Lapas attēli

Further still, the present state, the settled funds, the government of the University, with the regulations of private colleges; the condition of the press, with an account of the books printed, and a comparison, in regard to its finances, condition, and management, with the Clarendon-press at Oxford, all these things might afford some amusement, and are naturally enough connected with the Literary History of the University of Cambridge.

But each of the above subjects, with suitable reflections, might form a distinct chapter, and all together, compose a tolerable volume: a brief zigzag account would have been trifling, scarcely consistent with the dignity of history; and one, extended, would have been too multifarious for my present views : so I shall pass them. He who wishes to be amused, and properly in

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* I cannot help noticing here, that the first book supposed by Mr. G. North to have been printed here, was only compiled; it was printed at St. Alban's in 1480. The Correspondence between Mr. North and Mr. Ames on the subject may be seen, vol. v. p. 431, of Nicholsos Anecdotes, and the matter is set right by Mr. Ames, Typograph. Antiq. vol. v. 431, by Herbert. Mr. A. supposes the book first printed at Cambridge was in 1521.

Nor can I forbear just noticing one extraordinary improvement, introduced into the printing office, by means of the Stanhope stereotype press, by which the copies of more saleable books are wonderfully multiplied ; which, whether it be a discovery, or only the realizing of a discovery, and giving effect to it, matters not; it is an improvement of prodigious extent and utility, for which we are indebted to the ingenious nobleman, whose name it bears: he has carried the same principle into engravings, which may be multiplied in a similar proportion: the new Porsonian Greek type, also, (called after the late Greek professor, who introduced it) may be mentioned as an improvement on, and giving a more elegant and beautiful form to, the Greek letters. Specimens of this type may be seen in Mr. Blomfield's edition of Æschylus's Prometheus, and in Mr. Monk's edition of Euripides's Hippolytus Coronifer.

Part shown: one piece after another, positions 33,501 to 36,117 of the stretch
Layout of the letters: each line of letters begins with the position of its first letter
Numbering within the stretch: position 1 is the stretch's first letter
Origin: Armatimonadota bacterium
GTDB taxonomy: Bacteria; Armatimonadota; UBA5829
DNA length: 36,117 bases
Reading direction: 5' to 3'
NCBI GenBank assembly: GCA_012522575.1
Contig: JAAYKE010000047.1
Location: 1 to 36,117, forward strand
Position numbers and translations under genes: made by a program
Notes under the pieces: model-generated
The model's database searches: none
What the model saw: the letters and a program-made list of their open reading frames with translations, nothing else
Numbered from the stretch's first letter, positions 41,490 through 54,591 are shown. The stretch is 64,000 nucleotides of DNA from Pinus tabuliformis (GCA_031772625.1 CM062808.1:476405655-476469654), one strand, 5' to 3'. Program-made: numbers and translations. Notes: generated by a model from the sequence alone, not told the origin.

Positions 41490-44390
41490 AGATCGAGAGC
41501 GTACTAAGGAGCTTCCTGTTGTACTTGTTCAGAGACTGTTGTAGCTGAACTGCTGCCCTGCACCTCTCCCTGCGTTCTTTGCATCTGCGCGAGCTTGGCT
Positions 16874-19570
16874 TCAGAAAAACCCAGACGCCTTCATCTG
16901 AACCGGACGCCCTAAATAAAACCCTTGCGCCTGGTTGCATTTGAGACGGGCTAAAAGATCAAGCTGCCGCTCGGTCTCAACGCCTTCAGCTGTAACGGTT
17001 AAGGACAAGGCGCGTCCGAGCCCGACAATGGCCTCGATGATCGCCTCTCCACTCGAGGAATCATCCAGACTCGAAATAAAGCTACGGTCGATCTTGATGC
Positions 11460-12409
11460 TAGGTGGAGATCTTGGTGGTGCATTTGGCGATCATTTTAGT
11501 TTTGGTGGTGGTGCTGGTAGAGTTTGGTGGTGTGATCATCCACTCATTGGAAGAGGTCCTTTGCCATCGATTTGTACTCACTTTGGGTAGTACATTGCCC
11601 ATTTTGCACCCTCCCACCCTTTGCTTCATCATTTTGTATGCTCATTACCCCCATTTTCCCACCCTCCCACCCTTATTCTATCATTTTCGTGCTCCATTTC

formed on these particulars, will do well to consult the several treatises in the notes a.

I shall just add here, that the hostels, or inns, were, even in Dr. Caius's time, seventeen, besides three hospitals for regulars. The colleges and halls are now sixteen; the members two thousand three hundred. By the Population Abstract, May, 1811, the resident members at Oxford were one thousand and fifteen; at Cambridge, eight hundred and fourteen.--So to proceed in order with our Colleges.

a Hints respecting some of the University Officers, its Jurisdiction, its Revenues, &c. of the University of Cambridge. By Robert Plumptre, D. D. late Master of Queen's College.-Au Account of Ceremonies and Customs, &c. By Mr. Wall, late Fellow of Christ College.--An Account of Officers, Forms in taking Degrees, &c. By Mr. Beverley, one of the present Esquire-beadles; The Cambridge Guide, and University Calendars: though, indeed, several of the matters above referred to are to be found in two or three of the Histories of Cambridge.





I HAVE hinted, more than once, in the preceding volume, that my history would not attempt a detail in regard to academical habits, degrees, &c.: but a friend having asked me the meaning of the term, Bachelor of Arts, and suggested whether bachelor did not mean bas chevalier, an inferior knight, I was led to see the expediency of saying something, at least, on degrees, previously to beginning the next volume, where the word will be perpetually recurring: and so, finding two or three pages at the end unoccupied, I place my few observations where the introduction of them will not interrupt the general course of the history.